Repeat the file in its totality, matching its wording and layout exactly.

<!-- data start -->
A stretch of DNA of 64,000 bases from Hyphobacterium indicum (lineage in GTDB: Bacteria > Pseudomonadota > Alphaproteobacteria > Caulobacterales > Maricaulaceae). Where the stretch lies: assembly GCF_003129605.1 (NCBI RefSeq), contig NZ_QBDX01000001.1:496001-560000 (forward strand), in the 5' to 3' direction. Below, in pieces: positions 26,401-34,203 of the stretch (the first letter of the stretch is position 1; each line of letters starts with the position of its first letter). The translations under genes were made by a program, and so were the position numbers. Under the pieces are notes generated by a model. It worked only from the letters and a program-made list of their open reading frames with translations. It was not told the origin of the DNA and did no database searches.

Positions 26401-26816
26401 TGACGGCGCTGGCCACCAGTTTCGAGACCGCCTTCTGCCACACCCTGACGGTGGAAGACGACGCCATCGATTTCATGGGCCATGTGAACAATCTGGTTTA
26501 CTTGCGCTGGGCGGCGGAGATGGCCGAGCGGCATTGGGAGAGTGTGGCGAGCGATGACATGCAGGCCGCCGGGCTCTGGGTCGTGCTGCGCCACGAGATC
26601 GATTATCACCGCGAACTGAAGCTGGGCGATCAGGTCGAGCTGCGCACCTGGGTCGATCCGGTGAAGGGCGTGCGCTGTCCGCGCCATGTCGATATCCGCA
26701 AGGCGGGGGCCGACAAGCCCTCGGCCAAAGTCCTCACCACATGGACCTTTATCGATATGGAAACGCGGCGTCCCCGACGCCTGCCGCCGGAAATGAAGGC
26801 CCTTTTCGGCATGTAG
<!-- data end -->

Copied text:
A stretch of DNA of 64,000 bases from Hyphobacterium indicum (lineage in GTDB: Bacteria > Pseudomonadota > Alphaproteobacteria > Caulobacterales > Maricaulaceae). Where the stretch lies: assembly GCF_003129605.1 (NCBI RefSeq), contig NZ_QBDX01000001.1:496001-560000 (forward strand), in the 5' to 3' direction. Below, in pieces: positions 26,401-34,203 of the stretch (the first letter of the stretch is position 1; each line of letters starts with the position of its first letter). The translations under genes were made by a program, and so were the position numbers. Under the pieces are notes generated by a model. It worked only from the letters and a program-made list of their open reading frames with translations. It was not told the origin of the DNA and did no database searches.

Positions 26401-26816
26401 TGACGGCGCTGGCCACCAGTTTCGAGACCGCCTTCTGCCACACCCTGACGGTGGAAGACGACGCCATCGATTTCATGGGCCATGTGAACAATCTGGTTTA
26501 CTTGCGCTGGGCGGCGGAGATGGCCGAGCGGCATTGGGAGAGTGTGGCGAGCGATGACATGCAGGCCGCCGGGCTCTGGGTCGTGCTGCGCCACGAGATC
26601 GATTATCACCGCGAACTGAAGCTGGGCGATCAGGTCGAGCTGCGCACCTGGGTCGATCCGGTGAAGGGCGTGCGCTGTCCGCGCCATGTCGATATCCGCA
26701 AGGCGGGGGCCGACAAGCCCTCGGCCAAAGTCCTCACCACATGGACCTTTATCGATATGGAAACGCGGCGTCCCCGACGCCTGCCGCCGGAAATGAAGGC
26801 CCTTTTCGGCATGTAG